2. This is something I have talked about so many times with my sisters! I just can't believe the smut they put out there for kids to read. I mean you have to be 17 to go to an R rated film and yet, there aren't even suggested rating on books. Its definitely something that needs to be addressed soon.
    I guess for now we will just have to read the books before we let our kids. We do that with movies that are PG to make sure they're okay.

  3. I agree that there should be a rating system on books.

    I hope these links are useful.

    A site that is making an effort. You can get details on the books they have listed.

    Cast your vote on the rating subject.

    Similar article.

  4. This comment has been removed by the author.

  5. As a side note on the topic of censorship, I wanted to hear your thoughts on a current issue. A man named Alan Gribben is putting out The Adventures of Tom Sawyer with every instance of the word "nigger" replaced with the word "slave." See the following link:

    Considering the time period the book was written in, as well as the time period it was written about, it truly is a commentary on that moment of history. The book also takes Jim, a slave (subhuman), and shows him as an intelligent, loving, and compassionate human. Would removing the above-mentioned word devalue any of that? Are we being disrespectful to the author, and the literary classic by changing it? Is it a step closer to communistic style censorship?

    The other aspect of the argument is one I truly cannot comprehend. I am not emotionally impacted by the word. I do appreciate that some people are though. Nobody should ever feel degraded or devalued. Even knowing the writers intentions, some words can be so ugly and destructive that some people do not have the option to appreciate the actual value of those intentions. It would be a shame to not have those people able to read and enjoy this book. Is having that word so prevalent in such a prominent classic destructive and divisive? Would taking that word out of the book be the most respectable thing for the book, because it places the book in an acceptable realm for our day? Would this truly open the book up to more readers?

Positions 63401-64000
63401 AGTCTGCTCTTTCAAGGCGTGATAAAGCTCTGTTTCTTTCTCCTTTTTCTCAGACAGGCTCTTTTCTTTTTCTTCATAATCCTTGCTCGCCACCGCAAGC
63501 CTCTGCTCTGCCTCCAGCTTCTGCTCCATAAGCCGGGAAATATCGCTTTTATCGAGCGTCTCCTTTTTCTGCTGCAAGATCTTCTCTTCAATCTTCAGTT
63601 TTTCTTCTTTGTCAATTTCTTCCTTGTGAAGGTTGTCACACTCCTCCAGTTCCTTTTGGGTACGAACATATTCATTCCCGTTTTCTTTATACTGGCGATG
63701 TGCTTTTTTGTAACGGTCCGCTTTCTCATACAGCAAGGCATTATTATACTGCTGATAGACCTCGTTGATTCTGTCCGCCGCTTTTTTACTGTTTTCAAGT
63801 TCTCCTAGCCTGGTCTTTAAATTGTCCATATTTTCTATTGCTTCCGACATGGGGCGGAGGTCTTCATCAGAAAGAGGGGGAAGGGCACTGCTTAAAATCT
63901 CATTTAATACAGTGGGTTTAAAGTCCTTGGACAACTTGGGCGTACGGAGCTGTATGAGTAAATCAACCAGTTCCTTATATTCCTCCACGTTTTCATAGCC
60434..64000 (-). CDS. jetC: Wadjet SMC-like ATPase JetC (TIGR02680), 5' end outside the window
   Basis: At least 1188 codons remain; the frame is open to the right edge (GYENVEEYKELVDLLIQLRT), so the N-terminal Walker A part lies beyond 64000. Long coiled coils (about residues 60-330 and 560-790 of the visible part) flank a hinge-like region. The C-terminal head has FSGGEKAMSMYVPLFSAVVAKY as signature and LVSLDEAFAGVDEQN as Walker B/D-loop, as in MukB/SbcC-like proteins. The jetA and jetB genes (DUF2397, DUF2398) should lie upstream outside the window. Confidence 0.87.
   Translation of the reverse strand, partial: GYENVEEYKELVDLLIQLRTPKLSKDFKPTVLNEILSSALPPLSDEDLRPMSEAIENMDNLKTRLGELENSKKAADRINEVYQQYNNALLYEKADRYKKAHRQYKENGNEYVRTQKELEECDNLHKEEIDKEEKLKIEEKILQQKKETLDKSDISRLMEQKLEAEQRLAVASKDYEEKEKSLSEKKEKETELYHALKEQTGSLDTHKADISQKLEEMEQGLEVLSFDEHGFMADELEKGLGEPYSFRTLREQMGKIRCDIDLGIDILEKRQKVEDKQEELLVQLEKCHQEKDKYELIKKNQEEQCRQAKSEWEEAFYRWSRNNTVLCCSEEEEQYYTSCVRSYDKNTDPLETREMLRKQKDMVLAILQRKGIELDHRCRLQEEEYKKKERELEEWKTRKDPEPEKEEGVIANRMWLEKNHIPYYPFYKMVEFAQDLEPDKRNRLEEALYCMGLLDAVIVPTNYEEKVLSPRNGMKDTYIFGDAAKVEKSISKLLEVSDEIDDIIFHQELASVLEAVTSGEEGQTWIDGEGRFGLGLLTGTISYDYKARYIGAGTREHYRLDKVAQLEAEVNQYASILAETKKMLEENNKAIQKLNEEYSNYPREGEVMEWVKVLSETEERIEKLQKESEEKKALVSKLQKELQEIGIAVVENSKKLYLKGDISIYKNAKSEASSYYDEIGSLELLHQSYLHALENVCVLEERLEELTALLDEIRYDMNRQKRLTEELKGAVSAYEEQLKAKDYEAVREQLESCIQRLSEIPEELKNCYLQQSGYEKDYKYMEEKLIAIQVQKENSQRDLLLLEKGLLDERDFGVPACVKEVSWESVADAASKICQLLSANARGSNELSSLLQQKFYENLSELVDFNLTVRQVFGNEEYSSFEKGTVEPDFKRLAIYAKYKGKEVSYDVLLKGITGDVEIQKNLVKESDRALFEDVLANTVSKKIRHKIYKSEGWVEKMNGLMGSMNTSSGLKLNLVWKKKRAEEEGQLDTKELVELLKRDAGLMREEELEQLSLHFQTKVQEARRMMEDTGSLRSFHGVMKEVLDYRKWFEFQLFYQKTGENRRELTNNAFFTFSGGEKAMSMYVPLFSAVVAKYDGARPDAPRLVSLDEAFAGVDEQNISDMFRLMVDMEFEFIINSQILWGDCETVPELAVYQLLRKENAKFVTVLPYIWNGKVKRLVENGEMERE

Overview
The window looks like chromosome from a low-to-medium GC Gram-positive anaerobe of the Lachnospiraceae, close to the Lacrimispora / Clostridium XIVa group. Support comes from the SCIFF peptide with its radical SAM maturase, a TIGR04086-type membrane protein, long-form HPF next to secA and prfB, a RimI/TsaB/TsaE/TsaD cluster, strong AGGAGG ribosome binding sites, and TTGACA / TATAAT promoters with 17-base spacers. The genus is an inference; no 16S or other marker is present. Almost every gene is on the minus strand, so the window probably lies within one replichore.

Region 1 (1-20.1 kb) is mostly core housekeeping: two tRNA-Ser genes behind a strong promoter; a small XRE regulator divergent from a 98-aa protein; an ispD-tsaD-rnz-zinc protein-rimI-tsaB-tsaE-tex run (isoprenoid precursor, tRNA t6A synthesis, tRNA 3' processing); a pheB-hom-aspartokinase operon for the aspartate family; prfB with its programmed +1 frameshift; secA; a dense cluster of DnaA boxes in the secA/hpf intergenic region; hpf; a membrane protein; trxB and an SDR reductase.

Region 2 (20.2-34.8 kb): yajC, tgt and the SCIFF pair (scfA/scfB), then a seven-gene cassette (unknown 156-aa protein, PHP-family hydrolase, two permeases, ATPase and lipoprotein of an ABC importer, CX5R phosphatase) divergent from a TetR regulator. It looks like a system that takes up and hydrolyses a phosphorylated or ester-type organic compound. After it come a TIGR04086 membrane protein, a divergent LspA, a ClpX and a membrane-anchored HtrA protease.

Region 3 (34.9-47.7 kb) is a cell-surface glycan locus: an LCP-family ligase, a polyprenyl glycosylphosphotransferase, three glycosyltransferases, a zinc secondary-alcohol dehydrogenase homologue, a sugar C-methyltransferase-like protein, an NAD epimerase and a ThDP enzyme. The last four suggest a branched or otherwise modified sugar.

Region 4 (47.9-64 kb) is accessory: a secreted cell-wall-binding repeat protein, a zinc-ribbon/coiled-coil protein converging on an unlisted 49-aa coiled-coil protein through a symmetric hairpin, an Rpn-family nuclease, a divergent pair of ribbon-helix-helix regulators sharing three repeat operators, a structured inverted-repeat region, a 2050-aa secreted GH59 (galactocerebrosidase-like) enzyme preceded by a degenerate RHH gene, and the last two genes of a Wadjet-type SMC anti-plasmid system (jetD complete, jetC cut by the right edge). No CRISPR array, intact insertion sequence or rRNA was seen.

My initial thoughts are that the book should be left alone, but is there enough positive benefits to justify the change?

  6. Wow James. The NY Times article from your second comment has me reeling. I hope a can cleary express my thoughts about it.

    First, you know me. And you know how I HATE that word. Having two black brothers, the 'n' word is a thousand times more offensive than the 'f' word. There is so much disgusting history associated with the 'n' word that it makes my blood boil when I hear people use it. Black or white.

    However, to "clean up" Huckleberry Finn by removing the word, I believe is wrong.

    A published book is an author's thoughts and heart for the world to see. And for another person to change what one has written is wrong on every level.

    Should we not, as Americans, take pride in the fact that we have gone from a societey where African Americans were property to be whipped, raped, and seperated from their own children to the one we have now, where the President of our country is black. Whether you like Obama or not, there is much to be said for that.

    And to white wash literature that when read takes you where we, as a country, used to be is dishonoring all those who fought, and gave their lives, for equal rights and freedom.

    I really enjoyed the links you posted in your other comment. I forwarded them to my friend and I'm sure we'll have a fun discussion at our next writers group.

  7. This is another interesting Huck Fin link.;contentAux

  8. Definitely should be a rating system for books.